The administration of Uganda President Yoweri Kaguta Museveni has rejected MP David Bahati's anti-gay bill, Uganda's Daily Monitor reported on Monday.

Bahati's controversial bill would increase the penalties for being gay in a nation where it is already a crime. The measure, first introduced in 2009, proposed putting repeat offenders to death under certain circumstances. It also would have criminalized discussion of homosexuality and penalized a person who knowingly rents to a gay or lesbian person.

Lawmakers closed their legislative session in May without voting on the measure, but a defiant Bahati insisted he would re-introduce his bill in February.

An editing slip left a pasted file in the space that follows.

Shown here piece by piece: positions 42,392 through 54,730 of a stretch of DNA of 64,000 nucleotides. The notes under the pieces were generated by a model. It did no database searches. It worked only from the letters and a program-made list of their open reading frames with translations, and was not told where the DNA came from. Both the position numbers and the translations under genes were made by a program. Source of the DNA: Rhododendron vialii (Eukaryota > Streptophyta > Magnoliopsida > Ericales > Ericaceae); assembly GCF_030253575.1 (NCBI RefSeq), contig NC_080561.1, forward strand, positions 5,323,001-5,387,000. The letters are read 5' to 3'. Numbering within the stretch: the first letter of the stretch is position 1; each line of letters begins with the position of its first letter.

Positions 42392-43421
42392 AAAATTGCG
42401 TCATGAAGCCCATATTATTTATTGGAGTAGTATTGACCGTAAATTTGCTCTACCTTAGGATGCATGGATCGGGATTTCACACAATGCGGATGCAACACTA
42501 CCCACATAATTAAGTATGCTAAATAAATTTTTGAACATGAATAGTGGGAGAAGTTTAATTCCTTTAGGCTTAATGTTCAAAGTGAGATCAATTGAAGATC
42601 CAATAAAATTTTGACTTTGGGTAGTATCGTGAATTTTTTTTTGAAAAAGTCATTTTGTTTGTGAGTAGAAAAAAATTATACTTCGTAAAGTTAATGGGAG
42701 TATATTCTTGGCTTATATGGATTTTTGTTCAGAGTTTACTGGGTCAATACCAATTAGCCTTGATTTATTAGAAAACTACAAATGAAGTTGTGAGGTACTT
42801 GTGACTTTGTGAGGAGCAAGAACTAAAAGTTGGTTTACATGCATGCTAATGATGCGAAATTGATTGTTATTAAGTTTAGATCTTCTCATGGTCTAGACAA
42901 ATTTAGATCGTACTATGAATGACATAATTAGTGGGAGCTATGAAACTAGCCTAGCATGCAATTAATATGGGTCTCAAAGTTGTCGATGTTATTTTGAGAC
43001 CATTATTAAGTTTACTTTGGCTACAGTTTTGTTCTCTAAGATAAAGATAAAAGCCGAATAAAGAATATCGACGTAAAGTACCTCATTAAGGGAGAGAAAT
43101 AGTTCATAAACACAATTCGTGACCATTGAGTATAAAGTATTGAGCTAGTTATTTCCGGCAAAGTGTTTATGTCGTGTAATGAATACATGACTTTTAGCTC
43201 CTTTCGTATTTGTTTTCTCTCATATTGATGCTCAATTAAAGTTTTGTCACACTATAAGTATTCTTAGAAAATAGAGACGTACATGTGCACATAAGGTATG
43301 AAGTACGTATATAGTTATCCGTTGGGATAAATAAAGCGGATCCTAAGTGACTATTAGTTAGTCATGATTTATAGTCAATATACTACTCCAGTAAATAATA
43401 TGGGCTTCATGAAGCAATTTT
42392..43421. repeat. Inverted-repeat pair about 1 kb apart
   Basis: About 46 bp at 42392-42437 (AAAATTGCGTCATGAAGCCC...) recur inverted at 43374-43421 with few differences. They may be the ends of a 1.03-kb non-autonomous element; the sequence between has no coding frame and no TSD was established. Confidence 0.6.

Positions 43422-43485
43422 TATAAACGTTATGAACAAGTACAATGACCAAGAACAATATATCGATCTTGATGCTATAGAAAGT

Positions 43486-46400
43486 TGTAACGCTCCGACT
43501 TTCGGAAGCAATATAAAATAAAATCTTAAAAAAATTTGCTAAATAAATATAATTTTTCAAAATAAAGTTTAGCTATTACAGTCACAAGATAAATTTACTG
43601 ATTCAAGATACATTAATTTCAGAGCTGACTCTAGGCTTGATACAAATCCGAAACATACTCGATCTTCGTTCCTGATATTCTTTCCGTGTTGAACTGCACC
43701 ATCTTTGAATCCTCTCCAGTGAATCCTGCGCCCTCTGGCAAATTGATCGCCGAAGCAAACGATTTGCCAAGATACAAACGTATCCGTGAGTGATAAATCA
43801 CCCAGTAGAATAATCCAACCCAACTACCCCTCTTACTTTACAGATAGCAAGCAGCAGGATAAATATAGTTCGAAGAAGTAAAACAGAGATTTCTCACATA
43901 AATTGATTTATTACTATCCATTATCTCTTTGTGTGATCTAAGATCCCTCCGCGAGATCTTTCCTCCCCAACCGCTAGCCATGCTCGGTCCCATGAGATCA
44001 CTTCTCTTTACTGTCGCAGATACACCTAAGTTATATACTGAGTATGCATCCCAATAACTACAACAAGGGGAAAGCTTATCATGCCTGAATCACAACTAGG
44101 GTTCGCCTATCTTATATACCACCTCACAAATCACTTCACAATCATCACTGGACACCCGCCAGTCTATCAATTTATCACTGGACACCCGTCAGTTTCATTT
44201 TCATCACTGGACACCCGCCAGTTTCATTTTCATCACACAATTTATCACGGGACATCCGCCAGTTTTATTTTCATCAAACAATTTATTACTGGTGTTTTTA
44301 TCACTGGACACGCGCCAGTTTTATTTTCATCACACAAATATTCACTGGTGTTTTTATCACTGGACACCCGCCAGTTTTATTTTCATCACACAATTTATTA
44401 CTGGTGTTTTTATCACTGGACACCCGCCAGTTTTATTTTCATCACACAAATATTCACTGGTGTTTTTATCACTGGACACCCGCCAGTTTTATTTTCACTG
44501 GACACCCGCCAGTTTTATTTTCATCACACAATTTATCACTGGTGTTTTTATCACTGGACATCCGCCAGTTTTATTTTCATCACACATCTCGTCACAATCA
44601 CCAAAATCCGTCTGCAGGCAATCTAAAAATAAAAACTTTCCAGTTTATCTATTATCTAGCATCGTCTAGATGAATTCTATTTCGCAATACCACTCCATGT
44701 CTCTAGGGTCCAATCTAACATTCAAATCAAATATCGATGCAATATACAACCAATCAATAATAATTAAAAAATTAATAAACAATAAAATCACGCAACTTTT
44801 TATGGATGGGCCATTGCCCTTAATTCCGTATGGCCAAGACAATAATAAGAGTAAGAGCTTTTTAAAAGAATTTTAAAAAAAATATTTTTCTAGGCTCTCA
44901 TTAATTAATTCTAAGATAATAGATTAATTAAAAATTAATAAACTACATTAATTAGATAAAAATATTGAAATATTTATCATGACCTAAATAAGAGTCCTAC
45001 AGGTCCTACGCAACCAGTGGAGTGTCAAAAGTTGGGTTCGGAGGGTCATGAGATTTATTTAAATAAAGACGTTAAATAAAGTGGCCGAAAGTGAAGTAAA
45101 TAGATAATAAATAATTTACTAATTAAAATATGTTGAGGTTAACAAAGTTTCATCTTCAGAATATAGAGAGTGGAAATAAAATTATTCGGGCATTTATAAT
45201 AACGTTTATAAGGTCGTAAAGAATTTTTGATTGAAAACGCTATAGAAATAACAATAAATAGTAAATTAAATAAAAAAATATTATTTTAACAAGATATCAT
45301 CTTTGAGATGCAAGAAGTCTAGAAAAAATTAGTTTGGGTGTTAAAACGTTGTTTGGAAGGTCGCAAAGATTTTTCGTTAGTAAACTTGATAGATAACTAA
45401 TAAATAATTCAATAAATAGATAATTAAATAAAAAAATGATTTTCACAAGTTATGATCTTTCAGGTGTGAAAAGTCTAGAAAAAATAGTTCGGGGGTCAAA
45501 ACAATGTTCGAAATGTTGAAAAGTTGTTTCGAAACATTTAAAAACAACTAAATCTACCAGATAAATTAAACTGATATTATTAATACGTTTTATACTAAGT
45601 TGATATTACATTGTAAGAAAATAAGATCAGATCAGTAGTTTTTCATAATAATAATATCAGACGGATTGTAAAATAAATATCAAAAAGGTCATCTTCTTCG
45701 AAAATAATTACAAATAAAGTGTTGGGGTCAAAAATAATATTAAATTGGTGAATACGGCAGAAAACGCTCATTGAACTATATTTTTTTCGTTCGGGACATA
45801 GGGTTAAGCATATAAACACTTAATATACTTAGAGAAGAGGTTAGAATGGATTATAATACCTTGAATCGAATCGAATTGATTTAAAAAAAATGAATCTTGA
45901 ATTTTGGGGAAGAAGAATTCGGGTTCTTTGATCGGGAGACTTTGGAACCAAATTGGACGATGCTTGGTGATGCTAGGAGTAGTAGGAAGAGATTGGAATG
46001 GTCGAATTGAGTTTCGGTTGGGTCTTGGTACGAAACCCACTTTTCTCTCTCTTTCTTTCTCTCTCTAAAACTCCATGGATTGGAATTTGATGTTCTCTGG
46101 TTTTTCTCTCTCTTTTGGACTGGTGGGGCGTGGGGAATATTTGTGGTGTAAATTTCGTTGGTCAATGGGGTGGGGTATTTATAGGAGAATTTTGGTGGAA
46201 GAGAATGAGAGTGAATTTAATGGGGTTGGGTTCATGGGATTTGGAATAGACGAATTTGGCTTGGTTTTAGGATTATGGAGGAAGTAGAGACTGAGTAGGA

According to the Daily Monitor, on the advice of Adolf Mwesige, the ruling party lawyer, Uganda's Cabinet decided to drop the measure during a meeting on Wednesday.

“We agreed that government should search the law archives and get some of the laws, enforce them rather than having another new piece of legislation,” an unnamed source was quoted as saying. “He [Mwesige] said the bill is overtaken by events and that donors and other sections of the public were not comfortable.”

Bahati told the paper that the administration should stop “playing hide-and-seek games,” and reiterated previous claims that children remain at risk.

“The future of this country's children will be determined by the people's representatives in Parliament,” Bahati said.